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Carolina hospitals preparing for flu season by rolling out rapid joint COVID-19 and flu tests

Doctors are preparing for a first of its kind flu season with symptoms so similar to those of COVID, plus concerns over access to care and bed availability.

CHARLOTTE, N.C. — North Carolina health officials have announced the state’s first flu-related death of the season. 

Meanwhile, doctors are preparing for a first of its kind flu season with symptoms so similar to those of COVID, plus concerns over access to care and bed availability.

Amid hope that our new socially distanced, health-conscious way of life could actually result in a light flu season, medical experts say there are still a lot of unknowns.

“A great fear that I have is, could a patient have both of these viruses circulating at the same time? And how sick would that person potentially be?" said Dr. Chris Branner with Atrium Health’s urgent care services. "We're all about to learn a lot more about that, unfortunately.”

“It's hard to plan ahead, because you just don't know.”

Dr. Chris Branner says another hurdle is just how similar flu and covid symptoms are.

RELATED: North Carolina's first flu death

“There are some symptoms for COVID such as loss of taste and smell that we don't traditionally see with flu, but it's going to be very challenging for any clinician to separate outpatients based on symptoms," he said.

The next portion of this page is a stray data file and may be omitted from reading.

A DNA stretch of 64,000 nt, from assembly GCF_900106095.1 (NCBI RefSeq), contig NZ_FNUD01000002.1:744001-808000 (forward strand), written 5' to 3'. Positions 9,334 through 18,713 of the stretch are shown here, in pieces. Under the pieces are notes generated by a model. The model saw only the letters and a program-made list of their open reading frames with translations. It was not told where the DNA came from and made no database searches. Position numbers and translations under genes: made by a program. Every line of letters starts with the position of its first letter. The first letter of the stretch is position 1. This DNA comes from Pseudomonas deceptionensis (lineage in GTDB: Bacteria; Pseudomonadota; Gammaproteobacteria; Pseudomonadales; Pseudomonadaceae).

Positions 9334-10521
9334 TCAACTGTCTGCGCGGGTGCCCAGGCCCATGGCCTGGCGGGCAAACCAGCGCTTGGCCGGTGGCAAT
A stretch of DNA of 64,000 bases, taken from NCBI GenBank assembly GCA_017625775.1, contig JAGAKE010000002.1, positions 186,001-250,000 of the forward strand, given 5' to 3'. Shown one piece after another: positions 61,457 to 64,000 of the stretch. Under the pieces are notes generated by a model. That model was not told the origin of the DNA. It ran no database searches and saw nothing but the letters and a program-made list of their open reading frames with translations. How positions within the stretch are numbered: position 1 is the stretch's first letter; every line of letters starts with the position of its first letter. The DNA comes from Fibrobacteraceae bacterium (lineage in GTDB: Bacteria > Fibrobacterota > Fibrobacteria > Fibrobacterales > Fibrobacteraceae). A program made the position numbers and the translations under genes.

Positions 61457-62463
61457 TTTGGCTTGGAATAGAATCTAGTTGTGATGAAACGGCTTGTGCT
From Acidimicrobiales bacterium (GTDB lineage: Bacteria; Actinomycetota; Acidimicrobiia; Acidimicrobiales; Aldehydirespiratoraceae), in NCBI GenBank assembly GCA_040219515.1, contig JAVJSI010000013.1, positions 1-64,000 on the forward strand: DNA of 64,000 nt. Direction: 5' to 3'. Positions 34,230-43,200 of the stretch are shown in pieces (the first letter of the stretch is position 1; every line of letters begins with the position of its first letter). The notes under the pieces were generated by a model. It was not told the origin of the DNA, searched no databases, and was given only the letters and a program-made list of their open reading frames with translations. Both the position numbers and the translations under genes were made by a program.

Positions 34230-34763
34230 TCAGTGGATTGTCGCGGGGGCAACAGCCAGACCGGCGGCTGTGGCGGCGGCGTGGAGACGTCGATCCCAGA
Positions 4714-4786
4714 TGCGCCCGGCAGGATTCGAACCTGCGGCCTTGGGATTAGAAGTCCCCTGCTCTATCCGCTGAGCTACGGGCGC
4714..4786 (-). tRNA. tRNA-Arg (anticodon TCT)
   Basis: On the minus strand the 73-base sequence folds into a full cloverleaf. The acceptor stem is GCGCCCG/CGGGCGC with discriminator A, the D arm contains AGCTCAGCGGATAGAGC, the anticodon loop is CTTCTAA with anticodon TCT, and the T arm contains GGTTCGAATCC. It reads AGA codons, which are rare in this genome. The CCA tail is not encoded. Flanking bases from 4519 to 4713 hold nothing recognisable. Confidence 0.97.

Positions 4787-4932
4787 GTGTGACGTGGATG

That’s one reason Atrium Health is rolling out rapid point of care tests over the next week that screen for both the flu and COVID simultaneously, with results back in minutes rather than days.

“We are finally at a point where we're comfortable with the sensitivity of the test and the accuracy," Dr. Branner said. “When everybody was staying at home and not leaving their houses back in March, April and May, the slower turnaround times were okay because no one was going anywhere. Now, as the world has tried to re-enter and trying to do so safely, point of care testing plays a more vital role.”

RELATED: North Carolina, once again, reports its highest one-day increase of COVID-19 cases

There is currently bed availability in nearly all local hospitals, and although there is concern the flu season may strain resources needed to fight COVID, Dr. Branner says after months of adapting to the pandemic, healthcare providers are likely more prepared than ever to handle flu season.

"We have that advantage going into the winter that the planning protocols, the changes in workflow, the ability to manage patients virtually," he said. "And I think we'll you know, as a country be able to handle this much better than back in March and April."